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# 2085623 a2

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### 2085623 a2

1. 1. UNDERSTANDING 24-HOUR TIME Class 5F #2085623
2. 2. WELCOME EVERYONE Do you know what “24-hour time” means? Today, you will go through this presentation by yourselves and you will learn to: • Convert 12- and 24-hour time systems. • Identify time differences between 12- and 24-hour systems. • Explain the different time systems. (Optional). I am here to help you as always, Mrs Fink. Dreamstime, n.d. [Image file].
3. 3. HARRY RECEIVES A TEXT FROM HIS MUM: “15:10?” He wonders. “What does that mean?” Fink, 2013a. [Image file].
4. 4. THERE ARE 24 HOURS IN A DAY…
5. 5. 24-HOUR TIME SHOWS THE HOURS & MINUTES SINCE MIDNIGHT. For instance: At 11am, it has been 11 hours since midnight. So 11am = 11:00. At 2pm, it has been 14 hours since midnight. So 2pm = 14:00.
6. 6. 24-HOUR TIME SHOWS THE HOURS & MINUTES SINCE MIDNIGHT A “24-hour clock” identifies the time without the use of AM/PM information that is used in a “12-hour clock”. (e.g.: 11:00am = 11:00). Kahlai, 2011. [Image file]. 24-hour time is useful in military, travel and medical industries to avoid confusion.
7. 7. CONVERTING 12- & 24-HOUR TIMES LOOK AT THE TABLE → To convert 12- to 24-hour time: • If “AM” time – edit if necessary to show four digits. (e.g. 11am = 11:00). • If “PM” time - add “12”. (e.g. 2:00pm = 2 + 12 = 14:00). To convert 24- to 12-hour time: • If hour > 12, subtract 12 and note as “PM”. (e.g. 15:00 (greater than 12) = 15 – 12 = 3:00pm). • Jobs for Teams, 2013. [Image file]. If time < 12 - edit if necessary to show four digits. (e.g. 9:15am = 09:15). *PRINT THIS PAGE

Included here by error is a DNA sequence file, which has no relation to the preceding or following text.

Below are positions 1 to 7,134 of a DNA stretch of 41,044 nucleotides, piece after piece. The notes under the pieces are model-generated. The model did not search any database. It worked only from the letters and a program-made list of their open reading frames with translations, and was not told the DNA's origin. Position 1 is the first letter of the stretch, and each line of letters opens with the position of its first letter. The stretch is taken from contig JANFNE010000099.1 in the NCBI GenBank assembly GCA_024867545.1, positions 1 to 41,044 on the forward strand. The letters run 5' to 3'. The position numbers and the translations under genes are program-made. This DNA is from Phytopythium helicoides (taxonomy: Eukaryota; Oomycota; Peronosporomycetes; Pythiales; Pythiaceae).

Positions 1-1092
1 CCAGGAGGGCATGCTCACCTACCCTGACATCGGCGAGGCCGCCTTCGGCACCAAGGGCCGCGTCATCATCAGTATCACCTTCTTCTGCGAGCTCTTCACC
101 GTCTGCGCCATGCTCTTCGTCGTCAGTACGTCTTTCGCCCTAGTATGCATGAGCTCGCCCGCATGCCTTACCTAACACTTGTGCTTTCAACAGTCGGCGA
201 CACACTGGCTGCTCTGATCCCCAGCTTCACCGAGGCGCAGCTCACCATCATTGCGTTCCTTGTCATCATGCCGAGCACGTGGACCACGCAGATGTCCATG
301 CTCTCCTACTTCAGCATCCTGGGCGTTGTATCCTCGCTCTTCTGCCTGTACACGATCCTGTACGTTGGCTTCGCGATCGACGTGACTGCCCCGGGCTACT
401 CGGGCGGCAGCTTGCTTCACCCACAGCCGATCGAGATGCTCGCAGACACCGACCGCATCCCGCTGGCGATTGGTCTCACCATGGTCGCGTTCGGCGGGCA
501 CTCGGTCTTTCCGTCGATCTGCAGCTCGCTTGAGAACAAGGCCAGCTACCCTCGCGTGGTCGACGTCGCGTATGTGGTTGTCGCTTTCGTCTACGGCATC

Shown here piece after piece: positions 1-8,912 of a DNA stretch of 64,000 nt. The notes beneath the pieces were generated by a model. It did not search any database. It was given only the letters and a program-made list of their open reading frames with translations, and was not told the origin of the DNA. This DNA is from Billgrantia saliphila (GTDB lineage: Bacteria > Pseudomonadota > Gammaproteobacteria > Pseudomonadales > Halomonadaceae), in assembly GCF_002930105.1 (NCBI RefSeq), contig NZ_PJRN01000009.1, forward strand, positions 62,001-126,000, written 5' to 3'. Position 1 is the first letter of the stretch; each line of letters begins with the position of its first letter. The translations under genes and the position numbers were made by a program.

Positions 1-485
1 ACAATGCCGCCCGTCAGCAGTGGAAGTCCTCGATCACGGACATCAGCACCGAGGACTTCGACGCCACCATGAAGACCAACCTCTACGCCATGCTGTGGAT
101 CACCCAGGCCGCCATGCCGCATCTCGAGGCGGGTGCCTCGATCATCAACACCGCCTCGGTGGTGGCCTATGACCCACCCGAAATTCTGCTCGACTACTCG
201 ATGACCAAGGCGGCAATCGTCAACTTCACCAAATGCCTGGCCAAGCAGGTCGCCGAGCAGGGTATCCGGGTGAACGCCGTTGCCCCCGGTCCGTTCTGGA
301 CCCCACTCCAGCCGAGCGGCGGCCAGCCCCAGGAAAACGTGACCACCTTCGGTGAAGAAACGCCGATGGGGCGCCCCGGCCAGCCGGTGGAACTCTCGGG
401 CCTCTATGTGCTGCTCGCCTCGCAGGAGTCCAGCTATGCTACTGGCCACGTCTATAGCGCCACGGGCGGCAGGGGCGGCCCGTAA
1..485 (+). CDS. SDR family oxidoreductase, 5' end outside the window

8. 8. UNDERSTANDING 24-HOUR TIME Instructions: 1. Watch the video → 2. Upon completion, return to this presentation for next steps. FutureSchoolVideos. 2011. [Video file.] SOLA Optical, n.d. [Image file.]
9. 9. TIME TO PRACTICE • Time to practice! • Instructions: 1. Complete the practice questions → 2. Take your time & use your printed page to guide you when necessary. 3. Upon completion, “print screen” (results) and email to Mrs Fink before returning to this presentation. (http://www.outlook.com). More Than a Sunday Faith, 2013. [Image file]. Mathopolis. (2013). [Web quiz].
10. 10. YOUR TASK Instructions: 1. An airline timetable is missing key information! 2. Using what you have learned today, calculate the missing pieces of information. 3. Use Word, Excel or PowerPoint to present your findings. Present all times in 12- and 24-hour time. 4. Email to Mrs Fink. http://www.outlook.com • The next two slides have the information you need for the task!
11. 11. FLIGHT TIMETABLE – FILL IN THE MISSING PIECES! Flight #1: Flight #3: • Departure time: 11:00 • Departure time: 23:45 • Flight duration: 3.5 hours • Flight duration: 0.75 hours • Arrival time: _____ • Arrival time: ______ Flight #2: Flight #4: • Departure time: 15:15 • Departure time: 22:45 • Flight duration: 2.25 hours • Flight duration: ______ • Arrival time: ______ • Arrival time: 00:15 (the next day)
12. 12. FLIGHT TIMETABLE – FILL IN THE MISSING PIECES! Flight #5: • Departure time: _____ • Flight duration: 2.5 hours • Arrival time: 13:30 Flight #7: • Departure time: 10:45 • Flight duration: ______ • Arrival time: 12:30 Flight #6: • Departure time: ______ • Flight duration: 1 hour 15 minutes • Arrival time: 16:00 Flight #8: • Departure time: ______ • Flight duration: 2 hours 30 minutes • Arrival time: 19:15
13. 13. IF YOU HAVE TIME… • Harry is confused. How would you explain 24-hour time to him? Instructions: 1. Write a short paragraph and email to Mrs Fink. http://www.outlook.com Fink, 2013b. [Image file].
14. 14. WELL DONE!
15. 15. RATIONALE